Recently I went to the jail to speak to a client about whether he should "waive" or give up on the revocation of his extended supervision (probation for people who went to prison). He worried that without a good defense, the Administrative Law Judge would automatically make him return to prison for more time than what his probation agent recommended.
While the administrative law judge does have the authority to re-confine a probationer for the maximum amount of re-confinement time (on an extended supervision term), one must also consider all the reasons why we should STILL have the revocation hearing.
First, we might learn facts about the underlying allegations that we wouldn't otherwise learn. Most of the time, a client is only being revoked after he or she commits a new crime. The revocation hearing is much like a trial - witnesses testify, evidence is presented, questions are asked. We use this hearing to test the credibility of witnesses, the strength of the State's case, and learn more about the investigation itself.
Second, a person cannot be revoked just for committing a rules violation. According to Wisconsin law, a person can only be re-confined if it is necessary to (a) control the offender, (b) treat the offender, or (c) hold accountable the offender. That means that if some alternative to revocation would accomplish these goals, then revocation is not the answer. Recently I had a hearing where my client was faced with six allegations. We proved that five of the six were unfounded. The administrative law judge found the sixth allegation occurred--that he did not have a license when he was driving. Nonetheless, the judge determined that the time the client had spent in jail waiting for the hearing held him accountable, that there was no further need to confine him to control the behavior, and that confinement would not help him get his license back. Great decision!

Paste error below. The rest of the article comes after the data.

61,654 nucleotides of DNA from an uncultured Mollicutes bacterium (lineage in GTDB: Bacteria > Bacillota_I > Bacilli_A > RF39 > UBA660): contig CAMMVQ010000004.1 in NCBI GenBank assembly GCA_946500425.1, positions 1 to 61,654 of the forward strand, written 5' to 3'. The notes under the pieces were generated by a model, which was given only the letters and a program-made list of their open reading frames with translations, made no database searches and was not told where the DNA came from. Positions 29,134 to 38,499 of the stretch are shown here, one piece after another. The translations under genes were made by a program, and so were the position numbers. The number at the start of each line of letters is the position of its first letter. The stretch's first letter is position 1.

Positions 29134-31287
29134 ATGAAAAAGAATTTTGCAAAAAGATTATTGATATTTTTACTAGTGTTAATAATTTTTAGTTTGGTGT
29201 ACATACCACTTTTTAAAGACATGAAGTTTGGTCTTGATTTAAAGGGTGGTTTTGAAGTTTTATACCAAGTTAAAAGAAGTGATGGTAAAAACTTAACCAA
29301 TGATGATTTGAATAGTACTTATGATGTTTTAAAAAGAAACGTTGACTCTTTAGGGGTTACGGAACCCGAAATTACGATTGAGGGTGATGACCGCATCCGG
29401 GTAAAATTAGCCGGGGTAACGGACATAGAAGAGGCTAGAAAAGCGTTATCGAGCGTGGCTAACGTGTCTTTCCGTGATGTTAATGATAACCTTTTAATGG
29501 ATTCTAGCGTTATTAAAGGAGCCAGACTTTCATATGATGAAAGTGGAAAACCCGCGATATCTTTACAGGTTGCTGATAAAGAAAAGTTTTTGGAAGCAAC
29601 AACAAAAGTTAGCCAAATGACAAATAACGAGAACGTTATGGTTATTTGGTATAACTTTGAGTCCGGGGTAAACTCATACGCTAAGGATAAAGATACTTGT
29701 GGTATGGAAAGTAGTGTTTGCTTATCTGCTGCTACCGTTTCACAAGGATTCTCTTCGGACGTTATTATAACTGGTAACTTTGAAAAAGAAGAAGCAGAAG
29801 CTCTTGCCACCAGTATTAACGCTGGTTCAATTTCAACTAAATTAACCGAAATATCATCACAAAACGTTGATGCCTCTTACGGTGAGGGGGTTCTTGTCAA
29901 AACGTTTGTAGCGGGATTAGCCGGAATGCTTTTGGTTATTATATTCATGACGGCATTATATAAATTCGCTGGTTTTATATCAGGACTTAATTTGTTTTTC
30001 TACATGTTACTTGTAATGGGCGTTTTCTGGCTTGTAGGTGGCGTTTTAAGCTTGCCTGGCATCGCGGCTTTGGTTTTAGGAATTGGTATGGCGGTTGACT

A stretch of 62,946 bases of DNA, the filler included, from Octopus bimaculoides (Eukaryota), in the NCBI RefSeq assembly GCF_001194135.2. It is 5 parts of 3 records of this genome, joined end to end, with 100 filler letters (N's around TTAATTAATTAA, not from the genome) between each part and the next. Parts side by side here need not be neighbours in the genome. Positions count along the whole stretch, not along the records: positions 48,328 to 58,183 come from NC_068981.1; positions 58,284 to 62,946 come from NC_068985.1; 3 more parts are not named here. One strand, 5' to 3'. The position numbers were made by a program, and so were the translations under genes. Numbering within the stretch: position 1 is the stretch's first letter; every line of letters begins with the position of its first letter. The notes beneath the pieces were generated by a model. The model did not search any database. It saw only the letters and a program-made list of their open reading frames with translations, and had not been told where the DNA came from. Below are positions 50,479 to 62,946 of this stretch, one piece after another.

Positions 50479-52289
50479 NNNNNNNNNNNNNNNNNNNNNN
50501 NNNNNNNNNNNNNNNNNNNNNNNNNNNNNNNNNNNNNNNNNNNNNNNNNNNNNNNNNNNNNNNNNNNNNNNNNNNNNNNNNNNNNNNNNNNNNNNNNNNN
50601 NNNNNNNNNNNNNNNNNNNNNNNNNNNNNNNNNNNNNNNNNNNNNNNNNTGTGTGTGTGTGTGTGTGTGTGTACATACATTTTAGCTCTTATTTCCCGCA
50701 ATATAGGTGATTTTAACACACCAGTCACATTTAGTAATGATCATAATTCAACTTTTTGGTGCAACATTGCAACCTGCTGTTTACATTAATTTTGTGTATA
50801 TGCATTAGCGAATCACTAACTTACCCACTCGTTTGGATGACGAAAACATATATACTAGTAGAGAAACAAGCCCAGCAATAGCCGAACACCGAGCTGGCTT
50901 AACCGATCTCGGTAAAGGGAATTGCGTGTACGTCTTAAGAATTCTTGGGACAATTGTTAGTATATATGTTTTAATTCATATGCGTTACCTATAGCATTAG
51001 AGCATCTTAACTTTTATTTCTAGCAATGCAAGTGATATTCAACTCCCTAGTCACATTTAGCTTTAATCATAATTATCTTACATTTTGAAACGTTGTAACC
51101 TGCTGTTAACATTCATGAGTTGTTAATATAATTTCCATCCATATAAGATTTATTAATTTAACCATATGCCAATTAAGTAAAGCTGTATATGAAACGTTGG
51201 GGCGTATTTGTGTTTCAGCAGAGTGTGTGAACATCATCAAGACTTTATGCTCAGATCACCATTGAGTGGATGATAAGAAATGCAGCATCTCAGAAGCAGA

Third, we can ask the administrative law judge for LESS time than what the agent has recommended. Now, this becomes tricky where the allegations are hard to defend. But if we have success disproving some of the allegations, then we can question the agent on whether the recommendation being made is still supported. We can also ask the agent what policies or guidelines have driven the recommendation. Often the Department of Corrections has policies that look at the "seriousness of the offense" without considering many mitigating factors. Either way, the revocation hearing is a chance to make good arguments about a client's positive adjustment on supervision, that he or she should be revoked for less time.
Taken together, we URGE clients to resist signing a revocation hearing waiver. That hearing matters. We will be there. We will be prepared. We will make that hearing call. If you have a family member or friend facing supervision revocation, then call us at Racine Defense for a free consultation.
Brian P. Dimmer